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Rapper Chris Brown due in court to face assault charge in Washington

(Editor's Note: Please note language in paragraph six.)
/ Source: Reuters

(Editor's Note: Please note language in paragraph six.)

By Ian Simpson

WASHINGTON (Reuters) - Rapper Chris Brown was due in a local Washington, D.C. court on Monday to face a felony assault charge stemming from a fight outside a hotel, the latest legal run-in for the Grammy-winning singer.

Brown, 24, was arrested early on Sunday outside the upscale W Hotel, a few hundred yards from the White House. Another man involved in the fight, Christopher Hollosy, 35, described in news reports as Brown's bodyguard, was also arrested and charged with felony assault.

Brown, known for hits including "Deuces" and "Look at Me Now," was set to appear in District of Columbia Superior Court Monday afternoon, after arraignments begin at 1 p.m. EDT, a court spokeswoman said.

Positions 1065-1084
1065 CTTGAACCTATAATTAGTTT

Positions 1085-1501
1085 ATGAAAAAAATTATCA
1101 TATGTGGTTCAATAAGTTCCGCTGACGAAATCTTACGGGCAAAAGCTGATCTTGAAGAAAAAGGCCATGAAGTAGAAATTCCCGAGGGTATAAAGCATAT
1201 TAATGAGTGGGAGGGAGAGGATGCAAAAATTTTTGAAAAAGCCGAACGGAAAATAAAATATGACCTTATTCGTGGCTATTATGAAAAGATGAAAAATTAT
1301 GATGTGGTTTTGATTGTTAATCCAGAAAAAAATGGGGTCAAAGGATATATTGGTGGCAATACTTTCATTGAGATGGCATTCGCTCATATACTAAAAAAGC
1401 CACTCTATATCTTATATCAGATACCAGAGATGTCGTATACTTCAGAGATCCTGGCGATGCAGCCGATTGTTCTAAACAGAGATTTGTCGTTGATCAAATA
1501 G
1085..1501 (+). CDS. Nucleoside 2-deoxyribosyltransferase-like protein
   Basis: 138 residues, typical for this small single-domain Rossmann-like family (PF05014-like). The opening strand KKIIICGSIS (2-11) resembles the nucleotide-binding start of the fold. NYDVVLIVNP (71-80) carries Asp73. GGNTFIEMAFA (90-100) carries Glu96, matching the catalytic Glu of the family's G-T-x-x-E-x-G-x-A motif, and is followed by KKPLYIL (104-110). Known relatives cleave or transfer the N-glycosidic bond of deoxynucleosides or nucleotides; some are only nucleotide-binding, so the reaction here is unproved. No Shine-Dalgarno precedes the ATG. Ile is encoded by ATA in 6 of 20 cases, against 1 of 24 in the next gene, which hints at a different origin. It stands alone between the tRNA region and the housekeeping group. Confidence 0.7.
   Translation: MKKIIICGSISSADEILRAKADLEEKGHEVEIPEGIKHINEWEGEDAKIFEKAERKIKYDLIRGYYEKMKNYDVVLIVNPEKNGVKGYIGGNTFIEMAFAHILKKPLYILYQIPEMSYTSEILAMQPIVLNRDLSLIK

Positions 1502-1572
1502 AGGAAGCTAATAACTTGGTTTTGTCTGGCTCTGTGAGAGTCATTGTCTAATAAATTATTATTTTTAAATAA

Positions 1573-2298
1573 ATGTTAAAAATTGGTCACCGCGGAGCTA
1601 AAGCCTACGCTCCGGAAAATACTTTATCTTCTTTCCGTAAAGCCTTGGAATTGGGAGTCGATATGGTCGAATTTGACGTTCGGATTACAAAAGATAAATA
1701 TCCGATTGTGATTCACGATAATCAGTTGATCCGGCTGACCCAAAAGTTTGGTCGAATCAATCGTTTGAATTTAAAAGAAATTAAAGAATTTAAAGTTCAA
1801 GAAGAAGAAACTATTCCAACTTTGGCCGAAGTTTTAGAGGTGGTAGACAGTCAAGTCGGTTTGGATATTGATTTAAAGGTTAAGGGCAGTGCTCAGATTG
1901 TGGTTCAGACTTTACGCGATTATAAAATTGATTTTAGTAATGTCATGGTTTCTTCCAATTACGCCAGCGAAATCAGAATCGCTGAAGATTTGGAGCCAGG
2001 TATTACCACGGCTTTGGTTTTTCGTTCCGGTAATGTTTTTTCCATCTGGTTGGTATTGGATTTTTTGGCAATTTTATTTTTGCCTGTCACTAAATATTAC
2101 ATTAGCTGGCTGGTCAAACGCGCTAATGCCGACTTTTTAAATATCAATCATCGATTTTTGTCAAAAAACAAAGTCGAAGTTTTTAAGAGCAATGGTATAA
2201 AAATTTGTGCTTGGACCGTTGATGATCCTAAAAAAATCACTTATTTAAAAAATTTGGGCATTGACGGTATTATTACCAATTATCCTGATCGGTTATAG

A call to Brown's attorney was not immediately returned.

A Metropolitan Police Department incident report said two women asked Brown to be in a photo with them outside the hotel. He objected when Parker Adams, 20, of Beltsville, Maryland, tried to get in the picture.

"I'm not down with that gay shit," Brown said, according to the report. "I feel like boxing."

Brown, in Washington for a nightclub appearance on Saturday, punched Adams in the face, and Hollosy did the same.

Hollosy then pulled Brown by the arm to the singer's tour bus, according to the report.

Adams had "swelling and bruising to the nasal area" with apparent broken bones, the report said. Medics took him to a local hospital for treatment.

Brown has been on probation since 2009 after assaulting pop singer Rihanna, his then-girlfriend, and the new arrest could complicate the parole. Brown's parole was revoked over the summer after he was charged in a hit-and-run traffic accident in Los Angeles, but reinstated after he agreed to another 1,000 hours of community labor.

The Los Angeles District Attorney's office has accused Brown of cutting corners on his community labor sentence, which he was allowed to complete in his home state of Virginia.

(Editing by Scott Malone and Jeffrey Benkoe)